Biography of Paula Rego
Paul Rego’s vivacious style, satirical wit, and astonishing gift for storytelling has made her into one of the most inspiring female artists working today. Her oeuvre has gone through a wide spectrum of characteristics; from abstract to representational, comical to tragic.
Born in Lisbon in 1935, Paula Rego was sent to England by her anglophile parents at age 16. Once there she studied at various colleges, including the prestigious Slade School of Fine Art which she attended from 1952. Rego’s career effectively began in 1962 when she exhibited works with the London Group, of which David Hockney and Frank Auerbach were also members. It was in this period that she did the first ever artist in residence at the National Gallery in London.
The tendency towards abstraction and surrealism that dominated the avant-garde circles at Slade largely influenced Paula Rego’s work. Since her student days, she has created figures that are caricatural, almost grotesque, and that somewhat blur the line between comedy and tragedy. Rego’s figures often take the form of animals, giving them satirical, psychologically charged natures. Her female figures, often portrayed so as to represent the antithesis of female behavior, have earned Rego associations with feminist art movements. Whilst her earlier works consisted essentially of illustrations of folk tales and young girls her later works tend to depict more violent, political subjects.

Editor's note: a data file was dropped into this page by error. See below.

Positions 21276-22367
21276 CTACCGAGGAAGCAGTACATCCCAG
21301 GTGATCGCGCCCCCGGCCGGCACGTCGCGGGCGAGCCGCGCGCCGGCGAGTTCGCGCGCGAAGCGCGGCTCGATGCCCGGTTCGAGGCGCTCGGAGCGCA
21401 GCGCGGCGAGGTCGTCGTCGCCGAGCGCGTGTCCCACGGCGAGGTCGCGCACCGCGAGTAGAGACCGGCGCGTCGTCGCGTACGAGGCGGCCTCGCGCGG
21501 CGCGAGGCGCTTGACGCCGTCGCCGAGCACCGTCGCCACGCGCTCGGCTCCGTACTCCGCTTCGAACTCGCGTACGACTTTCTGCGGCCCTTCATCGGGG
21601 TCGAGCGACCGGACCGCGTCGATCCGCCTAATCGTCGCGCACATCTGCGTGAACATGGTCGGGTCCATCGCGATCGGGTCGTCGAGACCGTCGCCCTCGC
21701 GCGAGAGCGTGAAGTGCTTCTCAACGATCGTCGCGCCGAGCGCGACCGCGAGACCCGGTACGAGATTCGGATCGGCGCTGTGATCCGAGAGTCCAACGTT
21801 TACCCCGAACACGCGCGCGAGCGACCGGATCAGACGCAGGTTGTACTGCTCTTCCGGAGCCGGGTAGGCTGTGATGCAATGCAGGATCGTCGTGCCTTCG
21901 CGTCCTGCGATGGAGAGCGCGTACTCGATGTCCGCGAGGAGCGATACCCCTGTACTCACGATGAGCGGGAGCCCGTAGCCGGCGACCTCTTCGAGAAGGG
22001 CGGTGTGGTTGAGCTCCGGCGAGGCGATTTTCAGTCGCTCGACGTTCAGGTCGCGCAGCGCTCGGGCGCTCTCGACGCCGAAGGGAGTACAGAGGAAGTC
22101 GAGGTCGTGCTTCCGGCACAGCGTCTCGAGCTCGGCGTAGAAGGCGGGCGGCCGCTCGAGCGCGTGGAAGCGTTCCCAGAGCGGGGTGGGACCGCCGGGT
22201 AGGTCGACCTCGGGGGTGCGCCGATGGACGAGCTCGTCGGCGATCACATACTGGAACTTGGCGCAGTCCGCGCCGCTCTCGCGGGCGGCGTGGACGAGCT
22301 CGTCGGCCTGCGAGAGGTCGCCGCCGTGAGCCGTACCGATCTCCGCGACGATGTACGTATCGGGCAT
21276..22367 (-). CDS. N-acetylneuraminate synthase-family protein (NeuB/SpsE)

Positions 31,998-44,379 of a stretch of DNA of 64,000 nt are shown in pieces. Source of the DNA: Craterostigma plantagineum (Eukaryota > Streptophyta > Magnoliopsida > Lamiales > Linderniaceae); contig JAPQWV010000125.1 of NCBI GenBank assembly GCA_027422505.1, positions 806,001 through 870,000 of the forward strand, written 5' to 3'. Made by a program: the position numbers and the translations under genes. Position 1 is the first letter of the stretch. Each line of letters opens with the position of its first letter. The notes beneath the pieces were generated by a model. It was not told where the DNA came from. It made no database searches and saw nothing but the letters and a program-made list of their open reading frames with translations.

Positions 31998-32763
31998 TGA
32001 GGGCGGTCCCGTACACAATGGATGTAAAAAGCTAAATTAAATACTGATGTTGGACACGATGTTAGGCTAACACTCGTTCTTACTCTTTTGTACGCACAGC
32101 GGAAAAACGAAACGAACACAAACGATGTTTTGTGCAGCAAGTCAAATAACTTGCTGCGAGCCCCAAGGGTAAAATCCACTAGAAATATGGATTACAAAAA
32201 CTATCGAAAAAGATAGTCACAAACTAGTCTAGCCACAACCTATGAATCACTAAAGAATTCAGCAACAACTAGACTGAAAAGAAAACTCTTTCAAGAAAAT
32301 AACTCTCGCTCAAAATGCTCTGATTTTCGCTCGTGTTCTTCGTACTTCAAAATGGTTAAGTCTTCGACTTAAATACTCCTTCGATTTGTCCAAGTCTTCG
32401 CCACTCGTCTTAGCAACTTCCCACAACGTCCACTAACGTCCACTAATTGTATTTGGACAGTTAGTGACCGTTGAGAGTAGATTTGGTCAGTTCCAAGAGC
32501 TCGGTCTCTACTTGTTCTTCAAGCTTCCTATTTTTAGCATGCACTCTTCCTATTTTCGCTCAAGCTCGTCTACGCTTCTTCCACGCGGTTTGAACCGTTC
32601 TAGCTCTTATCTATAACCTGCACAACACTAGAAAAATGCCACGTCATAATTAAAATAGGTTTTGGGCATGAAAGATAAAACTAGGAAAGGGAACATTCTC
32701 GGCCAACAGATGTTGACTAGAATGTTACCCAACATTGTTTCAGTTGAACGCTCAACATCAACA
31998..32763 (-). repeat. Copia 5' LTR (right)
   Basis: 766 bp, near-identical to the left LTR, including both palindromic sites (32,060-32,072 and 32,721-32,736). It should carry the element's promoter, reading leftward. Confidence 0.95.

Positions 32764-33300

Since the early 60s Paula Rego has divided her time between England and Portugal, and today much of her output is centered around limited edition etchings. She has had numerous solo exhibitions and retrospectives throughout Europe, and her works have featured in prestigious institutions such as the Serpentine Gallery, London (1988), the National Gallery, London (1991) and more recently the TATE Britain in 2004. In 2010 Rego was made Dame of the British Empire in the Queen’s birthday honors, and in the same year won the MAPFRE Foundation Drawing Prize in Madrid.